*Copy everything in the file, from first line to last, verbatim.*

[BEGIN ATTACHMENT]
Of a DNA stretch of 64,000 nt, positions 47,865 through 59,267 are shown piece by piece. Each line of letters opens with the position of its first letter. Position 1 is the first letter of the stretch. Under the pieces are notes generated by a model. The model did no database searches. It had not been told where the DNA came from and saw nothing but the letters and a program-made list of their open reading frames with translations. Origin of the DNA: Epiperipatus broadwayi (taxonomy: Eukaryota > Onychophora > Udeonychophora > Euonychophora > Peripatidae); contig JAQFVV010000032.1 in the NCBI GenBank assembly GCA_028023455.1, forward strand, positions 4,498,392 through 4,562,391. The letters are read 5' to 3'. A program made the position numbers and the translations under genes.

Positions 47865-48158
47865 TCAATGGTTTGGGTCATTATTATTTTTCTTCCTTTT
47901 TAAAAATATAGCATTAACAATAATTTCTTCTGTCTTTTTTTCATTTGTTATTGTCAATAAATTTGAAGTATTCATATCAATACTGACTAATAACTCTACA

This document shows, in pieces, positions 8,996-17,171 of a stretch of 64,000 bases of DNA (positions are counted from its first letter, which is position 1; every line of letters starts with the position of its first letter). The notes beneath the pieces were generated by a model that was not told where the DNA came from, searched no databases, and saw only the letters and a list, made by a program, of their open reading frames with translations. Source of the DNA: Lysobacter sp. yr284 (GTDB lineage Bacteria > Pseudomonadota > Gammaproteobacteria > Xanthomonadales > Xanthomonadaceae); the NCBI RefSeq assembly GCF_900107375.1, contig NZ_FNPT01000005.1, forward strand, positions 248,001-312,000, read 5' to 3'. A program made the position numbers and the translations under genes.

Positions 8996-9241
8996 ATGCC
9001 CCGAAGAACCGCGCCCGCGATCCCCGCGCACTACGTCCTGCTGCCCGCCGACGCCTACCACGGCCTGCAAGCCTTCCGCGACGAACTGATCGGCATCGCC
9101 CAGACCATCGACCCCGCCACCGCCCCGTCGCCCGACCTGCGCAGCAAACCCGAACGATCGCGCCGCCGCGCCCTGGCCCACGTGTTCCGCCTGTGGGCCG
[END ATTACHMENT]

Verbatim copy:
Of a DNA stretch of 64,000 nt, positions 47,865 through 59,267 are shown piece by piece. Each line of letters opens with the position of its first letter. Position 1 is the first letter of the stretch. Under the pieces are notes generated by a model. The model did no database searches. It had not been told where the DNA came from and saw nothing but the letters and a program-made list of their open reading frames with translations. Origin of the DNA: Epiperipatus broadwayi (taxonomy: Eukaryota > Onychophora > Udeonychophora > Euonychophora > Peripatidae); contig JAQFVV010000032.1 in the NCBI GenBank assembly GCA_028023455.1, forward strand, positions 4,498,392 through 4,562,391. The letters are read 5' to 3'. A program made the position numbers and the translations under genes.

Positions 47865-48158
47865 TCAATGGTTTGGGTCATTATTATTTTTCTTCCTTTT
47901 TAAAAATATAGCATTAACAATAATTTCTTCTGTCTTTTTTTCATTTGTTATTGTCAATAAATTTGAAGTATTCATATCAATACTGACTAATAACTCTACA

This document shows, in pieces, positions 8,996-17,171 of a stretch of 64,000 bases of DNA (positions are counted from its first letter, which is position 1; every line of letters starts with the position of its first letter). The notes beneath the pieces were generated by a model that was not told where the DNA came from, searched no databases, and saw only the letters and a list, made by a program, of their open reading frames with translations. Source of the DNA: Lysobacter sp. yr284 (GTDB lineage Bacteria > Pseudomonadota > Gammaproteobacteria > Xanthomonadales > Xanthomonadaceae); the NCBI RefSeq assembly GCF_900107375.1, contig NZ_FNPT01000005.1, forward strand, positions 248,001-312,000, read 5' to 3'. A program made the position numbers and the translations under genes.

Positions 8996-9241
8996 ATGCC
9001 CCGAAGAACCGCGCCCGCGATCCCCGCGCACTACGTCCTGCTGCCCGCCGACGCCTACCACGGCCTGCAAGCCTTCCGCGACGAACTGATCGGCATCGCC
9101 CAGACCATCGACCCCGCCACCGCCCCGTCGCCCGACCTGCGCAGCAAACCCGAACGATCGCGCCGCCGCGCCCTGGCCCACGTGTTCCGCCTGTGGGCCG